Tips for New Players: Part 3

A while ago we published two articles; tips for new players part 1 and part 2, which each gave five basic tips for new players. This article revisits that format and gives more tips to help new players get started in Guild Wars 2 sPvP. These tips, however, focus on what you can do outside of matches to improve your play.

1 The Optimal Options

A lot of the options within Guild Wars 2 are down to player preference, like key bindings for skills and evades, but some options have an optimal setting:

  • Free Camera: This option should be enabled, as it lets you look freely in any direction without needing to either hold the mouse button down, or constantly reset the camera to where you’re looking. It takes a lot of getting used to, but is worth it. This can be found in your settings.
  • Double-tap to evade: Disable double tap evading as it makes precise movements and jumps a lot harder. It can also lead to accidental dodges which is wasted endurance.
  • About face: This key binding allows you to turn 180° instantly, which is useful for using skills such as “burning retreat” and “hornet’s sting” to move forward. It’s especially useful with the free camera as you can use it without actually turning the whole camera.
  • Stow Weapon: Bind this to a key that can be easily pushed quickly, as it can be used during the start of a skill to cancel it, which will stop it being fully cast, and will give it a 5 second cooldown.
  • Standard enemy models: Turning on SEM means characters like Asurans don’t have an advantage due to smaller and less noticeable animations.
  • Melee target assist: Disabling melee target assist is crucial at any level of play. MTA will stop you from passing through an enemy when you are attacking them in melee range, and can hinder the use of skills that have damage modifiers when attacking from different directions (e.g. backstab).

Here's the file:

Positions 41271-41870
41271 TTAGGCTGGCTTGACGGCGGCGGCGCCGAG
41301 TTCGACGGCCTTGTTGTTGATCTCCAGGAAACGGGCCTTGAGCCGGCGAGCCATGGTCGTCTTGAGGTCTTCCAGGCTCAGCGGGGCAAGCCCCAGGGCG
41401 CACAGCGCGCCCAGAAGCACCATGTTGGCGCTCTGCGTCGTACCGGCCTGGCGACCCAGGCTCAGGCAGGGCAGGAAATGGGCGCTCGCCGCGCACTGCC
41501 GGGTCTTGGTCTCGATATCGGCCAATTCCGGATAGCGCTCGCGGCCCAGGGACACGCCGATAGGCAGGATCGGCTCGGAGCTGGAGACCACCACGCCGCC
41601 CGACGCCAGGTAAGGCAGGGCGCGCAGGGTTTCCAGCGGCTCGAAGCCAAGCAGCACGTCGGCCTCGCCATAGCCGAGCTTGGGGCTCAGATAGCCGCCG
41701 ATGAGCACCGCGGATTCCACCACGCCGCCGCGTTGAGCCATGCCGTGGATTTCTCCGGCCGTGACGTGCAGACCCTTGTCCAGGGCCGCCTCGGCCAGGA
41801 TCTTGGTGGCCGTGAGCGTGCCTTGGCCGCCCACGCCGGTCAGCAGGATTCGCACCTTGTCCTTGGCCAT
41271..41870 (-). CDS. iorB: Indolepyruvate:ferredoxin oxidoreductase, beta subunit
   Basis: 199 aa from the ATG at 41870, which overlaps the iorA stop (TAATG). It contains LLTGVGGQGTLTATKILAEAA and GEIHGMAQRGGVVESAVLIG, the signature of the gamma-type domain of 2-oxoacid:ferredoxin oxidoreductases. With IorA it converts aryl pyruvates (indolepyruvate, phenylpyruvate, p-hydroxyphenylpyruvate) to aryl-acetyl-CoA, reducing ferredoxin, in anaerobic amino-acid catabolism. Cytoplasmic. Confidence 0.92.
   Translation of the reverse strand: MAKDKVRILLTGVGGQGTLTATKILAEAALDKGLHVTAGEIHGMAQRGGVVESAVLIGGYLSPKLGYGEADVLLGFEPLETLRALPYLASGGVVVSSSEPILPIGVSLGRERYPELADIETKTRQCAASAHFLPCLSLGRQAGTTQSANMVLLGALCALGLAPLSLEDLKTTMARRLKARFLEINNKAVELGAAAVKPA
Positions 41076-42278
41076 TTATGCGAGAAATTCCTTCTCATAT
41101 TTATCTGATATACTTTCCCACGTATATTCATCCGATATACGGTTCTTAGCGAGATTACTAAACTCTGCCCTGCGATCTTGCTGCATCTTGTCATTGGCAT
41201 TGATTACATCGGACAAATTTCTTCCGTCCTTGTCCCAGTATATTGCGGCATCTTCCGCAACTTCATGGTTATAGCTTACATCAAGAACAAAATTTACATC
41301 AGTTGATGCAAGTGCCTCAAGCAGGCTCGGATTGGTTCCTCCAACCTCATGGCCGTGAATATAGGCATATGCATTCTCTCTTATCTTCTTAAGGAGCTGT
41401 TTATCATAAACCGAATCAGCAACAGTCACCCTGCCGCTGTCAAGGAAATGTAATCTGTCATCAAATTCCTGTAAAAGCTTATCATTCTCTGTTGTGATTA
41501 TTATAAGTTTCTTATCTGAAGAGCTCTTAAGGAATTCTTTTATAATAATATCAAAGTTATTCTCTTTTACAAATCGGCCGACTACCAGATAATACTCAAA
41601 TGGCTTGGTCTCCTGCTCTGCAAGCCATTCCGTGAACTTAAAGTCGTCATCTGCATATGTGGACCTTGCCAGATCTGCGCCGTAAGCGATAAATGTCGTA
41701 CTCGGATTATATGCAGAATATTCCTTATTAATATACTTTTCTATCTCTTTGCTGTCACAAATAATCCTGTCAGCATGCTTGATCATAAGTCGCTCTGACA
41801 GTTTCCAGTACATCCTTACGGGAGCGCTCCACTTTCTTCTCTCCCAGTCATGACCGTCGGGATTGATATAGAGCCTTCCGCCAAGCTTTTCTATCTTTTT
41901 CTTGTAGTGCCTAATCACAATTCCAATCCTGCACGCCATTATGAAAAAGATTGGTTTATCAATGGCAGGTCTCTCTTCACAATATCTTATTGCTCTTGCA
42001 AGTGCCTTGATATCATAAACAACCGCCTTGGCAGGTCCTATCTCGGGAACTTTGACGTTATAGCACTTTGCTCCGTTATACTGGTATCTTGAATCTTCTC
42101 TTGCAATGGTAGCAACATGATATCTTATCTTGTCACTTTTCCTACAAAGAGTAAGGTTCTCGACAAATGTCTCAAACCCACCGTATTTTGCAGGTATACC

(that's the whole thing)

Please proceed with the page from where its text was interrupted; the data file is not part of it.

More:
• Auto targeting: Auto targeting should be disabled to stop skills such as “rush” and “ride the lightning” automatically moving you towards an enemy if you’re trying to use them to disengage.

2 Learn The Maps

With this I don’t just mean learn the map specific secondary mechanics, but more or less the nuances within each map. Some of the most important things to learn are ‘juking’ spots (for example behind the fence on the keep point on Niflhel), blink (into the clock tower on Khylo) and jump paths (a key example again, jumping up to clock tower from either side). The best way to practice this is just to find an empty arena (or use your own if you have one).

I will be releasing a video on Thursday that will feature some of the key spots that a thief would use infiltrator’s arrow to access. Many of these spots are also usable for classes such as elementalist (lightning flash), mesmer (blink), and a few extra abilities among those classes.

3 Find a Guild/Team

It’s hard to express how far this will go to improving both your play and your enjoyment of the game. Solo queuing, especially in the current state of matchmaking, is a potentially risky move, as it’s incredibly common to run into either people who don’t know what they’re doing, which will impede your learning and ruin your enjoyment, or someone who just gets angry which will have the same effect (more often than not this will be the same person).

It’s also possible for you to find yourself in a team with all solo queue players and up against a premade group, which will generally make it an unbalanced match and will most likely just frustrate you. Playing with a team of players around your skill level, preferably using some form of voice chat, will have the opposite effect, and should increase the quality of your play, communication and enjoyment of the game.

A more in depth article on this topic can be found here.

4 Watching High Tier Players

There is a lot of content that you can watch to learn more about the PvP within Guild Wars 2, and watching it can help improve how you play in a lot of ways. Watching streams of high tier players can give insight how better people play, which you can then use to improve your own play. Occasionally, high tier streamers will be playing with teammates, which similarly to finding a team will improve your communication, as you can hear the best way to portray information to your team. The other kind of content you can watch is tournaments from ESL to Academy Gaming. Watching how teams rotate and listening to the casters analysis can, in turn, help you improve your own rotations and map awareness.

High tier and tournament streams include:

Previous Breaking The Meta: Trap Ranger
Next Thief Infiltrator's Arrow Ports

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